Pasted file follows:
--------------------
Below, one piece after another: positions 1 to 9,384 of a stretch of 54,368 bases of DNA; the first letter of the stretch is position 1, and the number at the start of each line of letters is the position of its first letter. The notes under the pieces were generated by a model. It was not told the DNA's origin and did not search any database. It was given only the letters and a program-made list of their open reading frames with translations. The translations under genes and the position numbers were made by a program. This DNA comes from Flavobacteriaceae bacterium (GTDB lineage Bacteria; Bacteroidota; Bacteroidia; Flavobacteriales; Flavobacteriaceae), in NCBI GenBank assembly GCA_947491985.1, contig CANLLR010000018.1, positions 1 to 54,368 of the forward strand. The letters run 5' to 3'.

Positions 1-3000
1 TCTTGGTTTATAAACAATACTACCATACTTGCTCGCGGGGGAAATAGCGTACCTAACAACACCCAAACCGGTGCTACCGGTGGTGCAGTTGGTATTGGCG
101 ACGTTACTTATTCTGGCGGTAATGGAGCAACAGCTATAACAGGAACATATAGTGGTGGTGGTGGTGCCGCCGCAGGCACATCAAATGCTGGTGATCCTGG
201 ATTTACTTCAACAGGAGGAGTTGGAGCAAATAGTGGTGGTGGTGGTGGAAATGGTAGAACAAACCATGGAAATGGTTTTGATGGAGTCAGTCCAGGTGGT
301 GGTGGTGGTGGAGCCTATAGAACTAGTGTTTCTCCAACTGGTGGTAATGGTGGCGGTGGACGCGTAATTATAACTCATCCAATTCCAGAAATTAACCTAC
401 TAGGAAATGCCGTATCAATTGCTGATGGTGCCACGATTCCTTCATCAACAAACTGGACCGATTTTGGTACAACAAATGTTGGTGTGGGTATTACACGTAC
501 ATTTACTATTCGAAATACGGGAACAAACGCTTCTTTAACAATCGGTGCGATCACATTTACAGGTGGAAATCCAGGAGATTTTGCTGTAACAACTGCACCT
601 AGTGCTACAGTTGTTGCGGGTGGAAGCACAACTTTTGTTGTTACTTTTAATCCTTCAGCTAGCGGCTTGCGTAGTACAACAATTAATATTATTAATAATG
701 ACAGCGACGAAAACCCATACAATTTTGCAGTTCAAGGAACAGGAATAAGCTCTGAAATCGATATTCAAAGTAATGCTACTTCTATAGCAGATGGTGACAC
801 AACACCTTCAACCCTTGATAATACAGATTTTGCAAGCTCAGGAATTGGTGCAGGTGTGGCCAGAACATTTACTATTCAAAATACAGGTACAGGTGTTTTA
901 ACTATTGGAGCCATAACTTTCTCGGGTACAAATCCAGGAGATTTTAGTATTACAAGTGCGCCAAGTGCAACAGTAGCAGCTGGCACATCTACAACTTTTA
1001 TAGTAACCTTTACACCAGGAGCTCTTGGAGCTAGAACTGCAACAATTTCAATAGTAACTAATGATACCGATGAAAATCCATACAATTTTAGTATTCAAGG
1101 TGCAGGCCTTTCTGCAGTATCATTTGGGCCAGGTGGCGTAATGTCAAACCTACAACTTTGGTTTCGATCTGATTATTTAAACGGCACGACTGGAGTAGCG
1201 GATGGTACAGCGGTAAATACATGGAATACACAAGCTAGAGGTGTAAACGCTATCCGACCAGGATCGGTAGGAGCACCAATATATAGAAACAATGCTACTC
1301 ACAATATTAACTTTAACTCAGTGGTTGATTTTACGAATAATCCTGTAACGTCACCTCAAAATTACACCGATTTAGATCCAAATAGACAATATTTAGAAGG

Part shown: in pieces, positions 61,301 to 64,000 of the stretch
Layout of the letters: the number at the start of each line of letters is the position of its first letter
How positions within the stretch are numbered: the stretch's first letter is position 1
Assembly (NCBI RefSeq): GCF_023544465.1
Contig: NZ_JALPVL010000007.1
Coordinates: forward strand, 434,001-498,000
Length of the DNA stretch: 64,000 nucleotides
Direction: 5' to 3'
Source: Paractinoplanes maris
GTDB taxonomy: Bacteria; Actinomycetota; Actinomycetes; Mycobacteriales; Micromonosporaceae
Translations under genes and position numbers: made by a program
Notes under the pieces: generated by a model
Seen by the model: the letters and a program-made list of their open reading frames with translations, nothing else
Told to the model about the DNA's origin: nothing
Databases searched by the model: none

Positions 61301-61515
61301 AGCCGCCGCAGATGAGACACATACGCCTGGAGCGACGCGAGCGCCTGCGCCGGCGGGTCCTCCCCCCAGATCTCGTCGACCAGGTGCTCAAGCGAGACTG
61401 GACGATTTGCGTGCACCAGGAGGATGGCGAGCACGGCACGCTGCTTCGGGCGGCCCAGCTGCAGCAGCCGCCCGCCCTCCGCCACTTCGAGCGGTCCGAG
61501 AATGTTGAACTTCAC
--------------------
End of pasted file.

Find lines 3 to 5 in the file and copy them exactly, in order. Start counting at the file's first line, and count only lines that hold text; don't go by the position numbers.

1 TCTTGGTTTATAAACAATACTACCATACTTGCTCGCGGGGGAAATAGCGTACCTAACAACACCCAAACCGGTGCTACCGGTGGTGCAGTTGGTATTGGCG
101 ACGTTACTTATTCTGGCGGTAATGGAGCAACAGCTATAACAGGAACATATAGTGGTGGTGGTGGTGCCGCCGCAGGCACATCAAATGCTGGTGATCCTGG
201 ATTTACTTCAACAGGAGGAGTTGGAGCAAATAGTGGTGGTGGTGGTGGAAATGGTAGAACAAACCATGGAAATGGTTTTGATGGAGTCAGTCCAGGTGGT